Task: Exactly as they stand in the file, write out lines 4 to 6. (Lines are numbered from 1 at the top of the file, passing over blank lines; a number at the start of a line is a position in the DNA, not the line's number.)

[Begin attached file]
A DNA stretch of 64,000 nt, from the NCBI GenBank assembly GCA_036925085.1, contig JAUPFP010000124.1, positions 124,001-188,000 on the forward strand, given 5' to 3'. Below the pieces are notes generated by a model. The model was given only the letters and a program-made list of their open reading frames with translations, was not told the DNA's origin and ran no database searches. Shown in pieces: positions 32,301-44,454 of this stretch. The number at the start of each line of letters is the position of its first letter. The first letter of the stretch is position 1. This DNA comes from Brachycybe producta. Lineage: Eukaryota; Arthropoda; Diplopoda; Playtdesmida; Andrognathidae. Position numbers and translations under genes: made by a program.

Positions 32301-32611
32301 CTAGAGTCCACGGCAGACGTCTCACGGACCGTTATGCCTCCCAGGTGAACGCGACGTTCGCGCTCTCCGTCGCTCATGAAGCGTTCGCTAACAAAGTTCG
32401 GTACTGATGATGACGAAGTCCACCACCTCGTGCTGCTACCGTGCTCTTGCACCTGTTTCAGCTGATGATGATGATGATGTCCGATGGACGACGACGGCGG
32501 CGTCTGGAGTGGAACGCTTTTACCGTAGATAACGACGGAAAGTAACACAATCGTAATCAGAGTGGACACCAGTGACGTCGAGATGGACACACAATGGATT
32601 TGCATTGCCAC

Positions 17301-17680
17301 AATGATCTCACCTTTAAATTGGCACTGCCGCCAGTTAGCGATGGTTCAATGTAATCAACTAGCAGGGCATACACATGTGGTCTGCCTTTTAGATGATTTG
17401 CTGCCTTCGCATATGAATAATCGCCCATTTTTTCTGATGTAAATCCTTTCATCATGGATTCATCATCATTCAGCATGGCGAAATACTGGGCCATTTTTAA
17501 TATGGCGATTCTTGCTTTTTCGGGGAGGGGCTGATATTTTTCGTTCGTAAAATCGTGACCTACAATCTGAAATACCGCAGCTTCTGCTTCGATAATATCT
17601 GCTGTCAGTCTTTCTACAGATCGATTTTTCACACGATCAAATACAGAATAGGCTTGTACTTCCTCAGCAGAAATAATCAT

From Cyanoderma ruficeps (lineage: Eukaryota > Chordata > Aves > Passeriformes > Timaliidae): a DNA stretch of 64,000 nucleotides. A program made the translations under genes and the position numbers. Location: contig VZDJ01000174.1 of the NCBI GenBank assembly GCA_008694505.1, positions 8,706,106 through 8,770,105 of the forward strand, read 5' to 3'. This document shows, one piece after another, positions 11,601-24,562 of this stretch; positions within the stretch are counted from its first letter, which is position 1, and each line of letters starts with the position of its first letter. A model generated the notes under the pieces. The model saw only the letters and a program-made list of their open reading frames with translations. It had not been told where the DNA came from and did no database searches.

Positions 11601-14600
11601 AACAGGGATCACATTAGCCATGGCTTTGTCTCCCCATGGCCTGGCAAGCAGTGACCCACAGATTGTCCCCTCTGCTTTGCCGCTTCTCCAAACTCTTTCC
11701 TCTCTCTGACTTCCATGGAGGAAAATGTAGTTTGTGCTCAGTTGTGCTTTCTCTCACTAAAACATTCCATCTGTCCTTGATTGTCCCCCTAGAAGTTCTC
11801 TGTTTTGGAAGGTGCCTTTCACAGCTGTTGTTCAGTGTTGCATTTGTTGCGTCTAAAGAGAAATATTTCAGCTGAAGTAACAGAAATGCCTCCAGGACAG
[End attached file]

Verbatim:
32401 GTACTGATGATGACGAAGTCCACCACCTCGTGCTGCTACCGTGCTCTTGCACCTGTTTCAGCTGATGATGATGATGATGTCCGATGGACGACGACGGCGG
32501 CGTCTGGAGTGGAACGCTTTTACCGTAGATAACGACGGAAAGTAACACAATCGTAATCAGAGTGGACACCAGTGACGTCGAGATGGACACACAATGGATT
32601 TGCATTGCCAC